Friday November 28, 2014
The Boardroom Guide for New Directors

A Renaissance in Succession Planning and Board Recruiting

A leading recruiter provides a primer on how to succeed at boardroom succession.

How can a new director assess a board’s chemistry and culture?
Julie Daum: While most boards have orientation programs, new directors should also look for somebody on the board as a mentor—either formally or informally—spending time before or after meetings to get a sense of how the board works, makes decisions and the history.

Should the board put together a succession-planning framework?
Succession should always be on the board’s agenda, and so they need a formal framework as a guide, which should be reviewed no less than annually. Some of the specifics depend on where they are in their CEOs career cycle. If you’re coming up to a succession event, you should review it at every board meeting. Importantly, boards should have in place an emergency succession plan as well.

For the new director, what other board roles are subject to succession-planning?
Board leadership is very important, and that has implications for succession. There should certainly be a framework for succession of the lead director or a non-executive chair. For committee chairs, there should be communication about succession—at least annually.

What is the talent pool like for new directors these days?
A decade ago, chief executives, chief operating officers, chairmen, presidents and vice-chairmen represented roughly half of the pool of new independent directors. In 2009, the proportion of new directors with these backgrounds was only 26 percent. A primary driver is the drop in the number of active CEOs serving on outside boards. The increasing demands of board service have also triggered a greater reliance on retirees as potential directors.

What are the qualities boards look for now in CEO candidates?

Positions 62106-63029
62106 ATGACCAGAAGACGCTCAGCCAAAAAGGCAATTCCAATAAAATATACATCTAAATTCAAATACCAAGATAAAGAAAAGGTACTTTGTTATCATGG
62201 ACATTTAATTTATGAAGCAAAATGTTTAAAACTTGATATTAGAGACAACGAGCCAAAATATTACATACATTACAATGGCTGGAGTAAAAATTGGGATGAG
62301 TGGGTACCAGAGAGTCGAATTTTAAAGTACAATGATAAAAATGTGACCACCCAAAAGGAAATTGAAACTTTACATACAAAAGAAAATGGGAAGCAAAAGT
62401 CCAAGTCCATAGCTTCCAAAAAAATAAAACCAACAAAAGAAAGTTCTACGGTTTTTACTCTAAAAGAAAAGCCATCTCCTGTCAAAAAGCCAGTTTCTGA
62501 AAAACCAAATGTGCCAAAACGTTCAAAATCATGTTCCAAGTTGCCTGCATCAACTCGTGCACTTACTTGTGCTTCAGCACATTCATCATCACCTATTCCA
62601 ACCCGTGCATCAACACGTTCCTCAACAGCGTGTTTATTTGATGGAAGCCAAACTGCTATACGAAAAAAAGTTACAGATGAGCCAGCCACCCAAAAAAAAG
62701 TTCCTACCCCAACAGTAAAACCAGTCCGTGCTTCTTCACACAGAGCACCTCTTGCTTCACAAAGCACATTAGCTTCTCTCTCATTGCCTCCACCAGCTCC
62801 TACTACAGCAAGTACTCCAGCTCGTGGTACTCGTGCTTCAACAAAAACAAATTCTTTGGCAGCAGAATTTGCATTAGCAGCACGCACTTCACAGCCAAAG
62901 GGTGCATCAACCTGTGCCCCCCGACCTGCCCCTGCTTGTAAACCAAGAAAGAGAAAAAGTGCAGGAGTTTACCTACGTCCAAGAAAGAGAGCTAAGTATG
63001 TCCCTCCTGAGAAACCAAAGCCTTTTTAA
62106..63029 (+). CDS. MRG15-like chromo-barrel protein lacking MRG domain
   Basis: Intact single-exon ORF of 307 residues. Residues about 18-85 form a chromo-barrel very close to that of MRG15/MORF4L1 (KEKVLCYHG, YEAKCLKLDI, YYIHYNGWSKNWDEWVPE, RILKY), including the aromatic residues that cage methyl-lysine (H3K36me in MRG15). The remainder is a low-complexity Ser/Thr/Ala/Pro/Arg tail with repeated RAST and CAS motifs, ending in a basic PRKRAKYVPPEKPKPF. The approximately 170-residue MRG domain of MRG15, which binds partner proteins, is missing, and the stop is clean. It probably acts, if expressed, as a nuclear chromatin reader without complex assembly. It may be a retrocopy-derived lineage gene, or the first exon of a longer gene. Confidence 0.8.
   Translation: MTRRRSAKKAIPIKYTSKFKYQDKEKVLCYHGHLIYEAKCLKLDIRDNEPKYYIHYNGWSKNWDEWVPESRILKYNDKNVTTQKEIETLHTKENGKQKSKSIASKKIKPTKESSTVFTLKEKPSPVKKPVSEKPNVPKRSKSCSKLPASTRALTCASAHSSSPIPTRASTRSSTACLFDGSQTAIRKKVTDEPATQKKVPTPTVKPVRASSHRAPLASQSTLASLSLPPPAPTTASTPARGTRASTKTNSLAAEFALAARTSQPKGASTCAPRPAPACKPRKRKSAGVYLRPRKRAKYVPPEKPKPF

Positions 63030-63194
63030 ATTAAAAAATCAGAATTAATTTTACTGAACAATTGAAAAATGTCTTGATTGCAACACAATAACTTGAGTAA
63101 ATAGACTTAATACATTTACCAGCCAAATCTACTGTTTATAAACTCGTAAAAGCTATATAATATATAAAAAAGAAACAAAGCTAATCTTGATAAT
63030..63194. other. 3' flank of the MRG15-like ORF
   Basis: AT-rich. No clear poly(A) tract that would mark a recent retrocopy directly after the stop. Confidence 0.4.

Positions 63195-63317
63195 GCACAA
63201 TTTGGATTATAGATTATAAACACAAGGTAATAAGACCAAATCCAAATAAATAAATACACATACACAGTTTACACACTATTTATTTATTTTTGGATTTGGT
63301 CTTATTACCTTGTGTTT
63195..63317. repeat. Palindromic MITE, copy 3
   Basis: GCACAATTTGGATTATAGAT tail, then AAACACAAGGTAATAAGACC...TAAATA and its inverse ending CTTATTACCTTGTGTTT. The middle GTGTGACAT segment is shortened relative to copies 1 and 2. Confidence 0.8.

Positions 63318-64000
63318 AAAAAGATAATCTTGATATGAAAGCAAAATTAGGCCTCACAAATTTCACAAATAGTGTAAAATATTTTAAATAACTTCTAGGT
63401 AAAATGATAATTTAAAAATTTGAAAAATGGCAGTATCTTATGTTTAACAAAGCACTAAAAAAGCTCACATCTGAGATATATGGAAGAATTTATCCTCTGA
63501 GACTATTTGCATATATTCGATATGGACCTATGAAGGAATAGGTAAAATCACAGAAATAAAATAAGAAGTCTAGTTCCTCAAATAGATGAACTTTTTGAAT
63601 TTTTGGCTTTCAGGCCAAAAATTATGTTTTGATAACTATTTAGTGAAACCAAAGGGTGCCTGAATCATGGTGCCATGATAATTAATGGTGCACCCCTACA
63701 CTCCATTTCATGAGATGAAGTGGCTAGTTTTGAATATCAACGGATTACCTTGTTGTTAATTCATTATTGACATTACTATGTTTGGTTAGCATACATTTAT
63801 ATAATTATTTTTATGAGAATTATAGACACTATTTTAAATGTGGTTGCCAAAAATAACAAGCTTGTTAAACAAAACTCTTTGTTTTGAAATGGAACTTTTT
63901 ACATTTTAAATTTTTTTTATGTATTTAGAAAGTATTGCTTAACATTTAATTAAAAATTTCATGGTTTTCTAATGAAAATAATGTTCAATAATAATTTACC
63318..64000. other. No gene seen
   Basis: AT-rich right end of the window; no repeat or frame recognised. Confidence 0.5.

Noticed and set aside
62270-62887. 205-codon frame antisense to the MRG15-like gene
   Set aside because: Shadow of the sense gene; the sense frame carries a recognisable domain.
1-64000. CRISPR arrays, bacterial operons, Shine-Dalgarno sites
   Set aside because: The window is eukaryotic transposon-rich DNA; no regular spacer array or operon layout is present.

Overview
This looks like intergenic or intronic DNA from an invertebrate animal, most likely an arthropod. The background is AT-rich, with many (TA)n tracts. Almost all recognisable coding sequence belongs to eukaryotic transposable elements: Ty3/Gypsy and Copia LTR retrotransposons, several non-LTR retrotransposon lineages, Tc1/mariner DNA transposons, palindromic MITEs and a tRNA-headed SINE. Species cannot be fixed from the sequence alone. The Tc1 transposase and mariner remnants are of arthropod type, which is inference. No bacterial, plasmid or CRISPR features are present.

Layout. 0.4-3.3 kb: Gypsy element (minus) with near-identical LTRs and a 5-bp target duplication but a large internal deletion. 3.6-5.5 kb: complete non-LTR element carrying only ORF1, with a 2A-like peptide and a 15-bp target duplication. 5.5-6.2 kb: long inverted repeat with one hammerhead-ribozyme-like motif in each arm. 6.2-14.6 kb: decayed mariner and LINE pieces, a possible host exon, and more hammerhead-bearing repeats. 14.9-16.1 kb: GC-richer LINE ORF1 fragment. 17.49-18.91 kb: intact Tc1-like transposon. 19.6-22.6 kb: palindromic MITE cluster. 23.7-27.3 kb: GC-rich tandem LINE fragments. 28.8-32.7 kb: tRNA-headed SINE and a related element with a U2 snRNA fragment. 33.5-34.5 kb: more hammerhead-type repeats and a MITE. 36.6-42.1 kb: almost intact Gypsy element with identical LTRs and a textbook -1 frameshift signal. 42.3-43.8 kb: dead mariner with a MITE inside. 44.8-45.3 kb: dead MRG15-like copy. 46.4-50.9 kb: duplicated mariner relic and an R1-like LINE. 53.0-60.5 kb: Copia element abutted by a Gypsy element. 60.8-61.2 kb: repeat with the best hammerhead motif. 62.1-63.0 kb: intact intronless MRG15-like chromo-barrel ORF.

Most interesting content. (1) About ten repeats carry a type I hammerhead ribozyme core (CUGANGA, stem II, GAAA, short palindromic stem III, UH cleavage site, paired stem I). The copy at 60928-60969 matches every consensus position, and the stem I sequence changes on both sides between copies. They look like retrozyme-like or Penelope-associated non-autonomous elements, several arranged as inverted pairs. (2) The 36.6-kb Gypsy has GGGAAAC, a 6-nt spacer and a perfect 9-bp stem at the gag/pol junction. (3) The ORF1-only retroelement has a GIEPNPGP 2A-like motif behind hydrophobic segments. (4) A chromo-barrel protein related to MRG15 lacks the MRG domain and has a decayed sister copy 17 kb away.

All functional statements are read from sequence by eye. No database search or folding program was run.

At the start of the CEO search process, it can be tempting for companies to assemble a “dream sheet” for their ideal chief executive. But the size, scale and complexity of many organizations today can make it impossible for a single person to offer every competency. Instead, boards should first look at where the company is and where it needs to go. A corporation that is underperforming likely needs a strategic, transformational CEO. A fundamentally sound organization seeking to advance its existing position, on the other hand, might need a strong operator who can continue to improve on the organization’s operating model. These two kinds of leader aren’t mutually exclusive, but the best strategists may not have equal skills as world-class operators, and the best operators aren’t necessarily the best strategists.

What is the CEO talent atmosphere like today for high-risk organizations?
The talent pool for suitable leaders is not always tremendously deep. However, we are still seeing strong interest from candidates willing to tackle extremely difficult opportunities.The CEO role may be more challenging than ever, but it is still highly attractive to many.

With the SEC and investors demanding greater transparency on succession plans, how are you advising boards?
Companies will, of course, now be moving to make shareholders more aware of their efforts. We are reminding boards that the most important priority is to have compelling and comprehensive plans across the various scenarios they may face. The issue of what aspects of those plans get disclosed, and how and when, is far easier to work out with the informed advice of counsel.

How are boards approaching diversity in light of recent SEC rules?
Boards recognize that it is good to have people in the room who don’t all look alike—so that might mean, for example, having a director from overseas. For some boards, that is the diversity they need. Others are still trying to make more basic strides.

Do you see a power shift from insiders to independent directors? Will this continue and why?
Most boards no longer have insiders other than the CEO so I think we’ve already seen a shift toward totally independent boards. I find boards are taking greater responsibility for the governance of the companies and so there has been a slight shift of power towards the board as it relates to governance. Given the experience of the past two years, boards and management are working more closely than ever.


Comments on “A Renaissance in Succession Planning and Board Recruiting”

  • Hassan says:

    This is a very interesting submission. Julie has provided answers to so many challenges we are facing in today’s business environment. We learned a lot from it, please keep it up.

  • Michele Dunn says:

    Thank you for your insights. I am particularly interested in the progress for boards that “are still trying to make more basic strides.” Seems that there are opportunities to consider less traditional candidates who can bring a broader and deeper perspective into the board room. Trends today seem to point to the boards looking to employees, customers, suppliers for insights into strategy development. This outside/in perspective is often available only from those who have been “outsiders” in the past. A break with the past may mean a break in the traditional selection of board members.

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